1. Every person has his/her own meaning of life, authenticity (personality, spirit and character), history, interests, personal preferences, and needs to continue to experience life at all stages of dementia. The person is not their dementia illness; rather the condition is only one aspect of their current status. 
  2. Focus on the strengths of the person living with dementia rather than on what abilities and capabilities have been diminished or lost.
  3. “Enter the world” of the person living with dementia to best understand, communicate with, and interpret the meaning of his/her behavioral expressions from their perspective. The white paper is intended to serve as a catalyst for transformation by setting forth a multi-dimensional, interconnected framework that can enhance stakeholders' awareness, knowledge, and understanding to effectively implement policies and practices to advance relationship-based dementia care, in any home, community-based, or residential setting.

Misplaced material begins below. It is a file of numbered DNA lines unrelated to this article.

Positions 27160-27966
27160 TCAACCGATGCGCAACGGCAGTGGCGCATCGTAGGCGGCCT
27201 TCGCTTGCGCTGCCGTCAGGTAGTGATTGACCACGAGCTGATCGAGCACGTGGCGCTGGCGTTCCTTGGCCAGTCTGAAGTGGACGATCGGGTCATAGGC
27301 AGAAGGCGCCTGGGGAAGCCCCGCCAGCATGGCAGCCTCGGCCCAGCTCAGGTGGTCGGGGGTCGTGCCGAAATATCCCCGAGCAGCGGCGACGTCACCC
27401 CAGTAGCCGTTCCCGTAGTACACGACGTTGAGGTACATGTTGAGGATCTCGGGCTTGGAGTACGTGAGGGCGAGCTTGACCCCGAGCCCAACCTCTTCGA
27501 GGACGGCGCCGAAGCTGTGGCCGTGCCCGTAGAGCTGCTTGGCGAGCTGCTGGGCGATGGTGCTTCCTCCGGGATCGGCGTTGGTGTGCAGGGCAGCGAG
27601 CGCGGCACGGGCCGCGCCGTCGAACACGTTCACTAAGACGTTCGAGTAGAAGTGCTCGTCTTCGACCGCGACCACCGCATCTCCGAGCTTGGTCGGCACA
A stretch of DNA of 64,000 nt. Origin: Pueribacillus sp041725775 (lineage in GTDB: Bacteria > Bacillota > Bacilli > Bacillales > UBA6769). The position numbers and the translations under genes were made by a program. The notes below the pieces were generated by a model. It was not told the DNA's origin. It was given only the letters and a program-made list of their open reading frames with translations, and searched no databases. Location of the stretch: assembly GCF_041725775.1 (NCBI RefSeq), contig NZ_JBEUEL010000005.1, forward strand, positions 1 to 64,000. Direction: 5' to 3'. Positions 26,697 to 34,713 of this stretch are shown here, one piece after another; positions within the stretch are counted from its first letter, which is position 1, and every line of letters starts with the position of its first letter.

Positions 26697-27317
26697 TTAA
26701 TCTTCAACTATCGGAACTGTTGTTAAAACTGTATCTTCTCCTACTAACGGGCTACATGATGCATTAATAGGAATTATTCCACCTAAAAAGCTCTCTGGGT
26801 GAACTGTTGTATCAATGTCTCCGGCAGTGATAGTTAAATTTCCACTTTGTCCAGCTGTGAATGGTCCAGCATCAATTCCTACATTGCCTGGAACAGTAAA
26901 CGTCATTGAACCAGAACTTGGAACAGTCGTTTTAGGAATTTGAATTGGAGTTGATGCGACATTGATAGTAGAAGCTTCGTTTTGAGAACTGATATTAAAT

The framework specifically addresses and illustrates:

  • Foundational values, purpose, goals, and language; 
  • Contextual, structural and operational elements; and
  • Relationship-based skills and approaches

Given the already staggering financial and caregiving demands of dementia, the U.S. is facing significant, if not crippling, societal challenges if effective person-centered systems and practices are not implemented soon to address and better manage the care, services, and supports for people living with dementia and their care partners.

The Change We Seek

We invite all stakeholders to read the Dementia Initiative's white paper; engage in thoughtful, open-minded and open-hearted discussion with other stakeholders and become change agents to advance a person-centered healthcare culture in our country.

As President Obama so eloquently said: “Change will not come if we wait for some other person or some other time. We are the ones we've been waiting for. We are the change that we seek.”   

Jackie Pinkowitz is Board Chairwoman and Karen Love is the founder of CCAL-Advancing Person-Centered Living.

Guest Columns

Guest columns are written by long-term care industry experts, ranging from academics and thought leaders to administrators and CEOs.